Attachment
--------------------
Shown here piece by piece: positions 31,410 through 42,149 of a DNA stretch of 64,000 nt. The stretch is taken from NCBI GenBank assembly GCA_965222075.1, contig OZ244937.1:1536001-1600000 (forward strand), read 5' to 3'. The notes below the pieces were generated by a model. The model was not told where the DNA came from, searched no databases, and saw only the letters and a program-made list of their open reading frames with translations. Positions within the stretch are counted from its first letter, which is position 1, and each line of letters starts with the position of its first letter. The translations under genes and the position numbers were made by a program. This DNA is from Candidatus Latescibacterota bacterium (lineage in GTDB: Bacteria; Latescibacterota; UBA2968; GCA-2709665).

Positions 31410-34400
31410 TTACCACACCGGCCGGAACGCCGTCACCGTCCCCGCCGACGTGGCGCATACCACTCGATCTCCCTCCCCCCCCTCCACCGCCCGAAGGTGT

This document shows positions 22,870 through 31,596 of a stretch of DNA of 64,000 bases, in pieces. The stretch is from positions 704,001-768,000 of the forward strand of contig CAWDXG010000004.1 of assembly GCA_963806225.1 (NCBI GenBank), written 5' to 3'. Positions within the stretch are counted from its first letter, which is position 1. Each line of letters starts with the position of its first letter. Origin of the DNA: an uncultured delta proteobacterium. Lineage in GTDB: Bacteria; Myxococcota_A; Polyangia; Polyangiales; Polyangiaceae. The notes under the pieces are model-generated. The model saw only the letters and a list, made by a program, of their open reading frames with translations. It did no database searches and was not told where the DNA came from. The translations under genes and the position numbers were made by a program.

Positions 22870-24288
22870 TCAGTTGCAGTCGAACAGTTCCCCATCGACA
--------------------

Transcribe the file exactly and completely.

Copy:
Shown here piece by piece: positions 31,410 through 42,149 of a DNA stretch of 64,000 nt. The stretch is taken from NCBI GenBank assembly GCA_965222075.1, contig OZ244937.1:1536001-1600000 (forward strand), read 5' to 3'. The notes below the pieces were generated by a model. The model was not told where the DNA came from, searched no databases, and saw only the letters and a program-made list of their open reading frames with translations. Positions within the stretch are counted from its first letter, which is position 1, and each line of letters starts with the position of its first letter. The translations under genes and the position numbers were made by a program. This DNA is from Candidatus Latescibacterota bacterium (lineage in GTDB: Bacteria; Latescibacterota; UBA2968; GCA-2709665).

Positions 31410-34400
31410 TTACCACACCGGCCGGAACGCCGTCACCGTCCCCGCCGACGTGGCGCATACCACTCGATCTCCCTCCCCCCCCTCCACCGCCCGAAGGTGT

This document shows positions 22,870 through 31,596 of a stretch of DNA of 64,000 bases, in pieces. The stretch is from positions 704,001-768,000 of the forward strand of contig CAWDXG010000004.1 of assembly GCA_963806225.1 (NCBI GenBank), written 5' to 3'. Positions within the stretch are counted from its first letter, which is position 1. Each line of letters starts with the position of its first letter. Origin of the DNA: an uncultured delta proteobacterium. Lineage in GTDB: Bacteria; Myxococcota_A; Polyangia; Polyangiales; Polyangiaceae. The notes under the pieces are model-generated. The model saw only the letters and a list, made by a program, of their open reading frames with translations. It did no database searches and was not told where the DNA came from. The translations under genes and the position numbers were made by a program.

Positions 22870-24288
22870 TCAGTTGCAGTCGAACAGTTCCCCATCGACA